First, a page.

Tell me more about the shotgun...
It’s an Anson & Deeley boxlock of some description, definitely not a sidelock. Looks like a nice one though. Good bit of timber on it and Purdey barrels mark it out as something potentially quite special.It’s an ejector, assuming sidelock but essentially just unpacked it and lobbed it in the gun room, I will take it out on Saturday and try to get some decent pics!
Sometimes.Did they often offer replacement barrels for other makers?
The chap you suggested for re sleeving the Boss & Co came in at £6k.Sometimes.
There was quite a vibrant “jobbing” (repairs) shop back in the day and they’d do anything. Especially if the customer already had a Purdey.
Even during my tenure we did full rebuilds on stuff from other companies.
For a while there was a roaring trade doing up Indian guns. They have 100% import tax on luxury goods so a new Purdey or H&H will be more than double what it costs over here.
Solution; buy an old gun, send it to us and have every single component, with the exception of the action, replaced with new.
Voila, it’s not a new gun as it still has the original serial number. No tax to pay. These were some of the nicest guns I’ve ever seen. 1920s Holland & Holland’s and Purdeys from the Raj, but entirely done up as new with brand new barrels, locks and wood.
Ouchy.The chap you suggested for re sleeving the Boss & Co came in at £6k.
A Birmingham gun maker quoted £2300.00 but I dont know how good their work is , some Tig the new tubes on and I`ve been warned that the blacking can look a bit purple on the joints.Ouchy.
He’s put his prices up. I think the going rate for a whole set of new barrels was about 8k. Although a bit more of it was to fit to an existing gun which is obviously more work than just making a set from scratch for a gun that doesn’t exist yet.
I suppose we also supplied the forgings and tubes which would save a bit of cost for us. And we’d get mate’s rates for chucking lots of work his way.
Actually 6 grand sounds about the going rate.
To be honest you can always tell with sleeved barrels. It is impossible to disguise completely. Some people can get very close, but after a few years there is always some discolouration and the lines show through.A Birmingham gun maker quoted £2300.00 but I dont know how good their work is , some Tig the new tubes on and I`ve been warned that the blacking can look a bit purple on the joints.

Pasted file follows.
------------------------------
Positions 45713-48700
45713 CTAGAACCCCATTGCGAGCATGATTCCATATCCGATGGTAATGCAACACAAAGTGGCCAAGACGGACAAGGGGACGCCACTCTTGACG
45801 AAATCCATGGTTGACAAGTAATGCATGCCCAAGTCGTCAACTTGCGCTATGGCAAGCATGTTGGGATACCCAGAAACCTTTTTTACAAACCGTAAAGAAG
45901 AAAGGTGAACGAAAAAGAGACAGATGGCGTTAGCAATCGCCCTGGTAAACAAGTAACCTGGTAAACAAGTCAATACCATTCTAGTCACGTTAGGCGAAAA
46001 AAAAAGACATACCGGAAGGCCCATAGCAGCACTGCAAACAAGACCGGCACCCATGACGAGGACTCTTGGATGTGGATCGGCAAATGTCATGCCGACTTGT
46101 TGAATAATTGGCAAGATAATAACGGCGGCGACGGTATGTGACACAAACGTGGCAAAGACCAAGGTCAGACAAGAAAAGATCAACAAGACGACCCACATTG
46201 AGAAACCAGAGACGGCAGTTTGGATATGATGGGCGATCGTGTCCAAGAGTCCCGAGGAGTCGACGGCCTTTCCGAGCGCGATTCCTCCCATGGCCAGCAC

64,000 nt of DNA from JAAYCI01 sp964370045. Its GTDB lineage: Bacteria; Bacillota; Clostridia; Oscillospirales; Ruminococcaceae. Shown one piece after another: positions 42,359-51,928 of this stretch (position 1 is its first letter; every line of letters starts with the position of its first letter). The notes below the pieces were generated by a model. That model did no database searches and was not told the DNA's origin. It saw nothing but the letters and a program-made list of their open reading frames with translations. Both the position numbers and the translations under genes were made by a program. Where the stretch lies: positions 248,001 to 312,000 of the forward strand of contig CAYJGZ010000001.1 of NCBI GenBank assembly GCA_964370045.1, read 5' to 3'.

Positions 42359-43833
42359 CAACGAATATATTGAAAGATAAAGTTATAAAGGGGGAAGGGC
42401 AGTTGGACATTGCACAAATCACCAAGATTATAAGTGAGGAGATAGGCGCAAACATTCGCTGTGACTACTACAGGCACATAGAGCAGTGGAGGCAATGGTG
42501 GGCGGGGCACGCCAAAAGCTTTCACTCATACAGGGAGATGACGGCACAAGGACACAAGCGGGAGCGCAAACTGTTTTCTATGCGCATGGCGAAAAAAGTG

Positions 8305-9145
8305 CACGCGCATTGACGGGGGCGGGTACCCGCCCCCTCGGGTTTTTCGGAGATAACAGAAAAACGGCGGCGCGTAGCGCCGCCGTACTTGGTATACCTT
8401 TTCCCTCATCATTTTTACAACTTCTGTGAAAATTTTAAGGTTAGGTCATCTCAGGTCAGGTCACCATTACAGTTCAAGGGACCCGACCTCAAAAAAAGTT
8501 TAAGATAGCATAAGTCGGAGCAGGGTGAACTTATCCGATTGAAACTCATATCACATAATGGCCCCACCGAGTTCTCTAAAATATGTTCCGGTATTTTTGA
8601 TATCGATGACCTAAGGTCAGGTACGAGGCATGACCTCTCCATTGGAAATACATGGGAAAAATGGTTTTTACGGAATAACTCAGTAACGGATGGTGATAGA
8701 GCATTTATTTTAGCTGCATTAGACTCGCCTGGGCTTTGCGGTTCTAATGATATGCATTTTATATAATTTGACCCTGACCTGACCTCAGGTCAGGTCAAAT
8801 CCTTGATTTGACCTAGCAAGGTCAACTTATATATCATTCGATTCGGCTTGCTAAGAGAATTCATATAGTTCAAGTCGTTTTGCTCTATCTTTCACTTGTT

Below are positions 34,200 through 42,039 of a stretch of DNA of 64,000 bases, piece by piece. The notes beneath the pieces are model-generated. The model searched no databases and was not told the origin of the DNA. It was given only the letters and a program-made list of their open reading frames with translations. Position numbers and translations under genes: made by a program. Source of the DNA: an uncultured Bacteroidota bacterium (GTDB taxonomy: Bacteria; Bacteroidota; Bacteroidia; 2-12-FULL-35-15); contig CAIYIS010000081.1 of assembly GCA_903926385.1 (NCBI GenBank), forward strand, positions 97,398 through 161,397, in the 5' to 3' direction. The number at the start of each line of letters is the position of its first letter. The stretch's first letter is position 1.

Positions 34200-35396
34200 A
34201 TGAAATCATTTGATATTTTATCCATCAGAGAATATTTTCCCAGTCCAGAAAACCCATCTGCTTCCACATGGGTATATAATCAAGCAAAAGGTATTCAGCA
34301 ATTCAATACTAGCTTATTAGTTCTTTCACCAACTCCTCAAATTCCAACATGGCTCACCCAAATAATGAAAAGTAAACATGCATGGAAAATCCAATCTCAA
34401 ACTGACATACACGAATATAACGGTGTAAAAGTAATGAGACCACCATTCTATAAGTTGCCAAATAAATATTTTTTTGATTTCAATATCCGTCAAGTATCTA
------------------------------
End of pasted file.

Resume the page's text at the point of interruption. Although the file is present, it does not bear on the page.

Good grouping.Some time ago I posted this picture -
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Due to circumstances I have only managed to shoot the top rifle, a Walther .22 LR target rifle but the other day I finally got to shoot the bottom one, a Musgrave actioned .308 target rifle. The delay has been due to the need to replace (read manufacture) the cheek piece as the fitted one was too low at its highest setting and the requirement to get a proper shooting coat so that the weight can be properly supported.
The search for a shooting coat (at a cost that didn't make one feel as though one's testicles were in a vice) took rather longer than I anticipated. So the other day was a learning day with a capital L. Both rifles are fitted with aperture sights but, as I found out, they work back to front to each other. The Walther was sighted very much by trial and error. Something that isn't that hard on the wallet when using .22 ammunition. However, .308 is a tad different, especially using factory ammunition.
Suffice to say the day was very humid, totally lacking any wind for much of the time and very frustrating. However, just before my patience quota had expired there were signs that we were getting close until this was achieved -
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The card is 8" square, the range (lasered) was 490 yards and with aperture, or peep sights, against a bush background was only just, and I really do mean just, visible. To say I was pleased was an understatement. I still need more, much more, range time but at least I know the thing works.